Balance Disorder Exercises: Exercises for the Inner Ear

Balance Disorder Exercises

Keeping your balance is essential in life, and this can apply in many different ways. However, a person’s ability to stay balanced, physically, is often looked over. Until that is when they start to lose it, losing your balance can be quite an awful experience, and it usually takes a situation such as experiencing constant vertigo that you begin to value your ability to stand upright and remain balanced. The organs in your ears make up the vestibular system, which plays a significant role in your sense of balance, and they work in tandem with your vision and nervous system. Altogether, they have control over your ability to balance and operate fine motor skills. Unfortunately, disorders can occur that can make you feel dizzy, lightheaded, and unbalanced. Also, as you age, the inner ear tends to deteriorate over time, which results in losing your sense of balance, making you feel unsteady. Luckily, there are balance disorder exercises you can do to help mitigate this natural deterioration and counteract the effects of a health disorder.

If you are suffering from benign paroxysmal positional vertigo (BPPV), vestibular hypofunction, or are going through the aging process and are looking to improve your balance, check out a few of the balance disorder exercises you can do at home!

Balance Disorder Exercises

Foster Maneuver

1. Kneel on the floor on both knees and look up at the ceiling. Your chin should be up, pointing up towards the ceiling.
2. Lower your head to the floor and allow your head to touch the floor. Tuck your chin between your knees and count for 30 seconds.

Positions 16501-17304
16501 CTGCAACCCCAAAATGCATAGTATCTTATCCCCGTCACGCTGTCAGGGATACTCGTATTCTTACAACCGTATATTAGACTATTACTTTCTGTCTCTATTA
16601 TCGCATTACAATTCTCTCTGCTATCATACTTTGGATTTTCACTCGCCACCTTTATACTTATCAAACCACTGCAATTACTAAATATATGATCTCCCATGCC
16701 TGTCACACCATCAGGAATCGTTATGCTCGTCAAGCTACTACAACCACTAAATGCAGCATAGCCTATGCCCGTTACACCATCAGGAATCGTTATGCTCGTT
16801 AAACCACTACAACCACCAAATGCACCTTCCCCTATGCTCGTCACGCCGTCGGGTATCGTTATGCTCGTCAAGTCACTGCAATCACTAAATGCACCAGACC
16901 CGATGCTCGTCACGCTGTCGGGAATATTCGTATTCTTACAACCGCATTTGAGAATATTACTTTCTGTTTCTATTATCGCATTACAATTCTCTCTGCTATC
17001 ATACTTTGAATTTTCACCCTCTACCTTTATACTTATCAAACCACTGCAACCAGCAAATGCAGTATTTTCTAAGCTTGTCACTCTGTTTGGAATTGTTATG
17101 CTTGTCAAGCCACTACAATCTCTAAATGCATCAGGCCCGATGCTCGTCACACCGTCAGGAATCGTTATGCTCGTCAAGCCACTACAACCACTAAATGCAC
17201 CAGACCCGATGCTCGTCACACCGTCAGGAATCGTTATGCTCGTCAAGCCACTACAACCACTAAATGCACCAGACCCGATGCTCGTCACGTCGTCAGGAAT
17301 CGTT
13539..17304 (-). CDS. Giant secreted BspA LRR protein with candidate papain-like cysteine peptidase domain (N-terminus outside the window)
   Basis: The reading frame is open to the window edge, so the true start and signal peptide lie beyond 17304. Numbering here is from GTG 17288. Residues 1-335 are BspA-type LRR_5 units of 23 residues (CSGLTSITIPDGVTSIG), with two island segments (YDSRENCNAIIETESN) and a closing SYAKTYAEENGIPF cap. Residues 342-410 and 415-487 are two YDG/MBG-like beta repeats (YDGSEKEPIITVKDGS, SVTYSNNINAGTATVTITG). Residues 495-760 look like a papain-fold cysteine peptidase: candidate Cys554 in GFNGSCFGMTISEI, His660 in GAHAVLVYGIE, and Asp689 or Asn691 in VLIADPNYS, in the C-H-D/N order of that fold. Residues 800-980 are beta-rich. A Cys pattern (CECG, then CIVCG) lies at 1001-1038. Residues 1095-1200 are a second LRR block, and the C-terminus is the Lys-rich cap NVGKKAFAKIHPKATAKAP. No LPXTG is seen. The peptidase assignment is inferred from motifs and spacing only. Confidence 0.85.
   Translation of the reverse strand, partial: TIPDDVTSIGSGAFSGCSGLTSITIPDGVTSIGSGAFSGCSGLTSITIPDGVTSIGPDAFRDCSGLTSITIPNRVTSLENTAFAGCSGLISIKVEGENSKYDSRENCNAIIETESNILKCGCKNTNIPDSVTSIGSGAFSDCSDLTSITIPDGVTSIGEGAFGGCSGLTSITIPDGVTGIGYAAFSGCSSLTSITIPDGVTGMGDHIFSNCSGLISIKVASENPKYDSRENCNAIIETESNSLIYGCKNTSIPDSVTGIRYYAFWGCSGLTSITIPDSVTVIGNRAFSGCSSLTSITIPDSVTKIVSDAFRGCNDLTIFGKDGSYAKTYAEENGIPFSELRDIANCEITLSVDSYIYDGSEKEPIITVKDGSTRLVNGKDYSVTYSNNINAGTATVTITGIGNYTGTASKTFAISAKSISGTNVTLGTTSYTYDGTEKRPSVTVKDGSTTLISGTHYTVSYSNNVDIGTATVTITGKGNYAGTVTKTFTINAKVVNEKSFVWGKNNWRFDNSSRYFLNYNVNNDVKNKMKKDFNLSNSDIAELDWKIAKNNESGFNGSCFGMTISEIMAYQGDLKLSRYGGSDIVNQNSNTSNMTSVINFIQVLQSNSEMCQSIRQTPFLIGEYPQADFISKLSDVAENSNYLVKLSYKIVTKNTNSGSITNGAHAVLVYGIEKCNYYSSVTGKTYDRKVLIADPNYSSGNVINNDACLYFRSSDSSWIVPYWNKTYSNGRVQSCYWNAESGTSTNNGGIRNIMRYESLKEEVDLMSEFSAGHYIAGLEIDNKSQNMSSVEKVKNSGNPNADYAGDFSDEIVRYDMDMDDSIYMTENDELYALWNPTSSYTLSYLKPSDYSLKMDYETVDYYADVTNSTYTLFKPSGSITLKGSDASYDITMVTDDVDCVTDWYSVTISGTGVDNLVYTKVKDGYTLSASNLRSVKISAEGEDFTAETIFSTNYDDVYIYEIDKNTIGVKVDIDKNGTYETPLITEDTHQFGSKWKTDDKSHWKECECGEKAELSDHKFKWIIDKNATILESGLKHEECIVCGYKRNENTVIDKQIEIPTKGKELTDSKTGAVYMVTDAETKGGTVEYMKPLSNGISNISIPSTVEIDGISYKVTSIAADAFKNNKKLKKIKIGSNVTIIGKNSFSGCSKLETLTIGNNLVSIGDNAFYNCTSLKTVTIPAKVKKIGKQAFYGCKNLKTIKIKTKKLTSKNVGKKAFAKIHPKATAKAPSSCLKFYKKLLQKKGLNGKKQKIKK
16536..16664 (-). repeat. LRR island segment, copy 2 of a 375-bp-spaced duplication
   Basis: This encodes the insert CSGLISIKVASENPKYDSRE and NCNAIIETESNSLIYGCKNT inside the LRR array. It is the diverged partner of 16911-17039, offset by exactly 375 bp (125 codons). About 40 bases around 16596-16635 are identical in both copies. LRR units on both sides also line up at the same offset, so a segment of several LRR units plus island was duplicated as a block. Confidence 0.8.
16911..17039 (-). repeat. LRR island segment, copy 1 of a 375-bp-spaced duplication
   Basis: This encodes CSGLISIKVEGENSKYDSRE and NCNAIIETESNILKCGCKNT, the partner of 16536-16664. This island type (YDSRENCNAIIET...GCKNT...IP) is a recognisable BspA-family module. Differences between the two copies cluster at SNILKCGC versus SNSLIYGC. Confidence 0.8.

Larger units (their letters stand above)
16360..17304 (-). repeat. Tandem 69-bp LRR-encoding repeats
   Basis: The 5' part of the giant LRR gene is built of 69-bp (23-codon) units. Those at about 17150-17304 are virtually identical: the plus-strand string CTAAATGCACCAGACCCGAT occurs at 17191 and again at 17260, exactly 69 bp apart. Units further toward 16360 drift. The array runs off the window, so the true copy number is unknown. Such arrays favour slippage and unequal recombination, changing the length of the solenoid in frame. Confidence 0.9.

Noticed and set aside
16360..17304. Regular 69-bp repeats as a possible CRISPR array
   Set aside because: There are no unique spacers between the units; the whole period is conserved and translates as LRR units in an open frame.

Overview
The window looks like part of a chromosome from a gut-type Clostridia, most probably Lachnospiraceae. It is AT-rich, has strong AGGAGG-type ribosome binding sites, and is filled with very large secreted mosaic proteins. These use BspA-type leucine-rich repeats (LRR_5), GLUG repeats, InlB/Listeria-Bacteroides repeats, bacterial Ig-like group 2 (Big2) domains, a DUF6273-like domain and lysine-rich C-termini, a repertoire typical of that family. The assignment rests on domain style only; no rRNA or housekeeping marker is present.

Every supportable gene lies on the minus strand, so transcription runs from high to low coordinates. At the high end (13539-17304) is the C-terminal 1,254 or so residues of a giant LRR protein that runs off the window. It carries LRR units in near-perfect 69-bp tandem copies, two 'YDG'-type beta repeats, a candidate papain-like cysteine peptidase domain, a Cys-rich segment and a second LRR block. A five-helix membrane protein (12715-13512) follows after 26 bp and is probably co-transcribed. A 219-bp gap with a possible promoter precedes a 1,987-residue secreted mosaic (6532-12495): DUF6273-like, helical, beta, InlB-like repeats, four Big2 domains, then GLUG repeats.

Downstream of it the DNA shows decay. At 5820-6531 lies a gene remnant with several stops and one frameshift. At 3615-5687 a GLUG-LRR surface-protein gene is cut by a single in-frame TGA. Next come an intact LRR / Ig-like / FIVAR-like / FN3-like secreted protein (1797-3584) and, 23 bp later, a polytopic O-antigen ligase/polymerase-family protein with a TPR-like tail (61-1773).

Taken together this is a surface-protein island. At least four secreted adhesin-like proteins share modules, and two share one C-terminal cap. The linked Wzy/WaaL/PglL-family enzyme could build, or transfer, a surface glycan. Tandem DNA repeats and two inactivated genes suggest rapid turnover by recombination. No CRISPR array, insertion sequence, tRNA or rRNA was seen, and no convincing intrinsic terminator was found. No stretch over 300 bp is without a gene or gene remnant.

3. With your head still on the floor, for another 30 seconds, turn your head in the direction of your affected ear. If you are dealing with both sides, try to pick the side that is mostly affected, or do one rep on one side and the next rep on the other.
4. While maintaining your head turn, quickly raise your head up and get back up onto your knees. Hold for another 30 seconds.
5. Turn your head back to the middle and slowly stand up.

Perform a few repetitions as you do this exercise daily. If both ears are affected, do one set focusing on one side and then on the other side. Wait 10-15 minutes between each set.

The Epley Maneuver

1. While sitting on the edge of a bed, have a pillow behind you and turn your head slightly towards the affected ear.
2. Lie down quickly onto your back while maintaining your slightly turned head. Your shoulders should be resting on the pillow behind you as you lay on your back, with your head reclined. Hold for 30 seconds.
3. For another 30 seconds, turn your head slightly in the opposite direction and hold.
4. While still turning your head in the same direction, turn your head as far as you can. Hold for 30 seconds, and then sit up on that side.

Perform this exercise three times a day until your vertigo symptoms resolve. Once your symptoms stay away for 24 hours, you should be set!

The Semont Maneuver

1. While seated in an upright position, turn your head 45 degrees to the affected side.
2. While keeping the head turned, quickly lie down on the opposite side of the affected ear. Hold this for 2-3 minutes.
3. Maintain the position of your head and quickly flip over and lie down on the other side. Hold for 30 seconds and then slowly return back up into a seated position.

Perform this exercise three times a day until your vertigo symptoms resolve. Once they are able to stay away for 24 hours, you should be set!

Toes Up

1. While lying down on your back, place your hands under your hips and lift your legs straight up in the air.
2. Raise your hips slightly off the mat, while pulling in with your stomach and pointing your toes.
3. Hold for two counts and then lower your hips back to the mat while keeping your legs perpendicular to you.

A challenging exercise that will help improve your balance, do this exercise for 2 to 4 sets of 8 reps.

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